We are very pleased that Florida citrus growers have concluded that proper plant nutrition is paramount and the key to tree health and productivity. A healthy person or plant receiving proper nutritional management has the ability to fight disease through their immune system. Occasionally, antibiotics are needed when the disease is severe. However, if a person or plant, does not receive proper nutritional management and becomes very weak, then even antibiotics cannot save them. Tree or human health, when resisting a pathogen attack, must be sustained with a strong nutritional program. Then, additional antibiotic application may be advantageous. But, please do not reduce balanced citrus nutrition that leads to weakened tress, to provide funds for antibiotic application.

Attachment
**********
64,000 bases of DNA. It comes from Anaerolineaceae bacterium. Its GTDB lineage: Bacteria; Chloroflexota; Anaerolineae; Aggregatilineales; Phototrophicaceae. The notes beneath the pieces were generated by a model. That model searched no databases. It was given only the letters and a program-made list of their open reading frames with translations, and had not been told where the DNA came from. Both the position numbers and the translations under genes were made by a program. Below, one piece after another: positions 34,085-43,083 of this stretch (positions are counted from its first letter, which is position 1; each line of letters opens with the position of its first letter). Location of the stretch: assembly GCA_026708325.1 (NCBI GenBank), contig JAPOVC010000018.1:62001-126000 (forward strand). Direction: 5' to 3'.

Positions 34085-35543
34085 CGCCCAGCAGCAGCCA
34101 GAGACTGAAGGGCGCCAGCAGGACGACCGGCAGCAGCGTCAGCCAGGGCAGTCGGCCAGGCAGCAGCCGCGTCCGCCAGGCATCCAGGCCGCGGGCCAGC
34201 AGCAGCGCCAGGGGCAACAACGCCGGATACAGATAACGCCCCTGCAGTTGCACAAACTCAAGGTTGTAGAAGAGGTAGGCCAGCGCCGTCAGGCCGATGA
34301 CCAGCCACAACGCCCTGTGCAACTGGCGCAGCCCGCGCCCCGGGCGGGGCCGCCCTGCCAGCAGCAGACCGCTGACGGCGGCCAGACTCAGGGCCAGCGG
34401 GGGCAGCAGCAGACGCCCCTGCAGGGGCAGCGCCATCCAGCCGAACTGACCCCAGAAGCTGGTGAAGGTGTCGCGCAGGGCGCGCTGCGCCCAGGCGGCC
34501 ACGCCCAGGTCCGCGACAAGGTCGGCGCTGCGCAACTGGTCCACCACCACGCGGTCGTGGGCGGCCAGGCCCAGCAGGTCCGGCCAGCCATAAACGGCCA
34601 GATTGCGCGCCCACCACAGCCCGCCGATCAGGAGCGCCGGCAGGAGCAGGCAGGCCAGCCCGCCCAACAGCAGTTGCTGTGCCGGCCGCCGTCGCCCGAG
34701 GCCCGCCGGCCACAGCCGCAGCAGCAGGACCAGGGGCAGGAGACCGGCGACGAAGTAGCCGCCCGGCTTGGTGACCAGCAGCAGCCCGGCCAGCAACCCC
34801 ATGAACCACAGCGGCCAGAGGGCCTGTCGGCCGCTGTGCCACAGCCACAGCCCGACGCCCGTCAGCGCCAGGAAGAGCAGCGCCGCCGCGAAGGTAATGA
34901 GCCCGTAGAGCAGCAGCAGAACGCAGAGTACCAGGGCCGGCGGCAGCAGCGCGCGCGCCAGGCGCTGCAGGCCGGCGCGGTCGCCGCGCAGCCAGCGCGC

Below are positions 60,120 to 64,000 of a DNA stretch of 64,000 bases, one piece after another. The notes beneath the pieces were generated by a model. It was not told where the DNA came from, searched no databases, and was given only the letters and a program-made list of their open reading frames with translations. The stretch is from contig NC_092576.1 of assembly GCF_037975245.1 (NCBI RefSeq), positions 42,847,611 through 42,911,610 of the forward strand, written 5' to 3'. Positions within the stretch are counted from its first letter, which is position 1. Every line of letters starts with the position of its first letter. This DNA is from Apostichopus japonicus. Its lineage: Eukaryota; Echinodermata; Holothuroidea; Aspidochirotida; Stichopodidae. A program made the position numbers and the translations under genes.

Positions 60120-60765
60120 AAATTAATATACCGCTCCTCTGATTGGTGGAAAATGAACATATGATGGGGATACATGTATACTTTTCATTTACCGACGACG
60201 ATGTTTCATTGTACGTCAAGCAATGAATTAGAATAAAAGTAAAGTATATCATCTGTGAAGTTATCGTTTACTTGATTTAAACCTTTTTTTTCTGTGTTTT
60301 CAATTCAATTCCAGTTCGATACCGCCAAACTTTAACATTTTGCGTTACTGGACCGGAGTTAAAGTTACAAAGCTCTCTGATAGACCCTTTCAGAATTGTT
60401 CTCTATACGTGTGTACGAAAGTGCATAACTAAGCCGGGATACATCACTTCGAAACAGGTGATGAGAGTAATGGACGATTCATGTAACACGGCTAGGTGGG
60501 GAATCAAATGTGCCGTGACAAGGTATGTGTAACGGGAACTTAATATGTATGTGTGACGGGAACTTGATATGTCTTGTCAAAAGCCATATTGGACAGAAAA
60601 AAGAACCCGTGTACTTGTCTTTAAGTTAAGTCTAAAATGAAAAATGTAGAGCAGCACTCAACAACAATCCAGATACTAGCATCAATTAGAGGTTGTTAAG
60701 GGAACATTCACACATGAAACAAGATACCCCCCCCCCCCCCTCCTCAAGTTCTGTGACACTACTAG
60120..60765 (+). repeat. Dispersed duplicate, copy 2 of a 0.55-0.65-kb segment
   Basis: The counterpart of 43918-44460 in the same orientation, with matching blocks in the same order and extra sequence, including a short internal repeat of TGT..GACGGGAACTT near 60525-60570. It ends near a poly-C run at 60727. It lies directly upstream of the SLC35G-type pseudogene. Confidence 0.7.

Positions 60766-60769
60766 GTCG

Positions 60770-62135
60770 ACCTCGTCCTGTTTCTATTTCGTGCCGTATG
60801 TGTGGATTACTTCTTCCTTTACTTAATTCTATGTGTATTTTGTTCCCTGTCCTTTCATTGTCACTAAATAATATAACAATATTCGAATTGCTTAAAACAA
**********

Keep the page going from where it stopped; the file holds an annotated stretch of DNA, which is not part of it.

So now, we must drill down further with a plant nutritional program unknown to Liebig. It is a balanced nutrition program based on the 4 R’s: Right source, Right rate, Right timing and Right placement that maximizes plant response without creating extra tree stress in HLB infected trees. Let’s look at the nutrients we have identified as limiting (N, K, Ca, Mg, Zn, Mn, B).
Citrus is a C 3 crop (mechanism for carbon dioxide uptake) like most vegetable crops. The biochemistry within these crops make them susceptible to ammonium toxicity. Hence, like vegetable crops, nitrate nitrogen is the preferred source for citrus trees. This important information was published by UF scientists in 1999. Further published work sponsored by Yara supports this finding. We can see the influence of using the right source (YaraLiva Calcium Nitrate) in comparison to ammonium nitrate in the yield graph below: